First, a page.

Hangar 30 R/C Pan Car Clinic Notes: Chassis Setup Tips.

Originally written by Brian Bodine for the H30 Pan Car Tuning Clinic..

Tires:

are the most important part of tuning. Try to use the most aggressive front tire toachieve the fastest lap times. You may find that tuning the edges of the front tires with CA necessary while running Jack the Gripper. The goal is to make the car run for 8 minutes first, then go fast. Not go fast for 5 minutes and then be undriveable at the end. Paragon makes tire choices very easy, you either need more or less traction. All the other traction compounds require a delicate balance of traction with chassis set up.Tried and trued tire combos are as follows:Stock: Yellow/Black, Yellow/Lilac, Yellow/2xPink, Yellow/MagentaSuper Stock/Mod: Pink/Lilac, Pink/2xPink, Pink/Magenta

Hanger 30:

13.5 no-boost is really not all that fast, more like stock speed. Therefore stock type tires should yield the best laps over the course of 8 minutes. Currently yellow/black is the fast combo.  Once the floor cools, look for pink/magenta or magenta/magenta combo to maintain consistent traction through out the run. The “sign” you will be looking for is the car getting loose around the 6 minute mark.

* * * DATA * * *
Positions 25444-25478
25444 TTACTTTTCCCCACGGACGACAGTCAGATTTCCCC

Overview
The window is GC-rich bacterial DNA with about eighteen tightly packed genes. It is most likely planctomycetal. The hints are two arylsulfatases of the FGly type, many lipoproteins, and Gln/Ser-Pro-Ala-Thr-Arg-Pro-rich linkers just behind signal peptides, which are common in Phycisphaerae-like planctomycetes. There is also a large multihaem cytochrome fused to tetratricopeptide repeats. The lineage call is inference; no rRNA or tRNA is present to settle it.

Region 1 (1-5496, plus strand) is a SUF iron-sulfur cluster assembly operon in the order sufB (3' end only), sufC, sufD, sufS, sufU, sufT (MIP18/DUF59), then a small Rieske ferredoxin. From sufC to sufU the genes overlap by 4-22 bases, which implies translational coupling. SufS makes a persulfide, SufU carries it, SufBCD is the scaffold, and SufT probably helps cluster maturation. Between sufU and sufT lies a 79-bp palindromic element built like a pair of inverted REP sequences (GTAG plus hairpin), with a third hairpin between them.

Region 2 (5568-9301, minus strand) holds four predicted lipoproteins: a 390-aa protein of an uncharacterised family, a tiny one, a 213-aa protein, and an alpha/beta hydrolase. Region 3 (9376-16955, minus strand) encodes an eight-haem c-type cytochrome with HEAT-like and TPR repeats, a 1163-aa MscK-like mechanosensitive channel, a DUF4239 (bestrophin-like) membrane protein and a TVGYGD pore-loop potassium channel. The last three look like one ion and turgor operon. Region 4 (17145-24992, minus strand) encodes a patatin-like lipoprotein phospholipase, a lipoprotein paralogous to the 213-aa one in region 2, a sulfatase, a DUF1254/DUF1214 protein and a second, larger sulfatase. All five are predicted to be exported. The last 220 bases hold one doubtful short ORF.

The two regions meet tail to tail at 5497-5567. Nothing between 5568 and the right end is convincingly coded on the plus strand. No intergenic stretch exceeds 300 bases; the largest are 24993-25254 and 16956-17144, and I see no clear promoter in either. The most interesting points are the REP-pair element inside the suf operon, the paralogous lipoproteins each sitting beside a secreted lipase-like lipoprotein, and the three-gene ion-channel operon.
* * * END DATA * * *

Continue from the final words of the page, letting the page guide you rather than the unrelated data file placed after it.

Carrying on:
Front ends:

Start with 1/2 degree toe out per side.  Use more toe out if you need the car to turn in more off power, less if you need less turn in.  Caster is the king pin angle fore and aft. Less caster on the king pin will turn in more off power at corner entry, but have less steering power on.  More caster on the king pin will turn in less off power, but will have more steering through the corner and on power. A word of caution, too much caster can cause traction roll.  Set the camber at -1/2 degrees per side.  If you need more steering, increase to camber. If traction roll is a problem, reduce camber. Choose the reactive castor block based on steering characteristics you desire.  10 is more aggressive while 0 is the least aggressive. Test between 10 & 5 and monitor your lap times. .020” have been the best all around spring.  .018” can steer in more initially and exit the corner with more steering, but look for the car to square the apex scrubbing corner speed or an unpredictable corner exit. .022” rarely gets used as they lack the corner exit steering needed. The CRC front end will give additional advantages with camber gain options. Start with the .50mm spring. The stock upper arm position will have the most camber gain with the pin at the short & low upper location. Adding the carbon H brace will elevate the upper pin and reduce some steering by reducing the camber gain. By going to the long upper arm, the camber gain will be reduced even further. This last option should prove beneficial when the track surface turns to “fly paper”. King pin dampening can be used or ignored.  15K to 30K weight silicone diff fluids work very well. Dampening can increase the steering at initial input.

Hanger 30:

The Hanger has good traction, but never high enough that you will need to make special high traction modifications to your front end.  Most stock front ends should work just fine.  Start with 10 degree reactive blocks, one caster shim infront – two in back or about 6 degrees of caster, -1/2 camber, .020” or .50mm springs, no upper braces, stock track width, no spring preload (or CRC: .404”).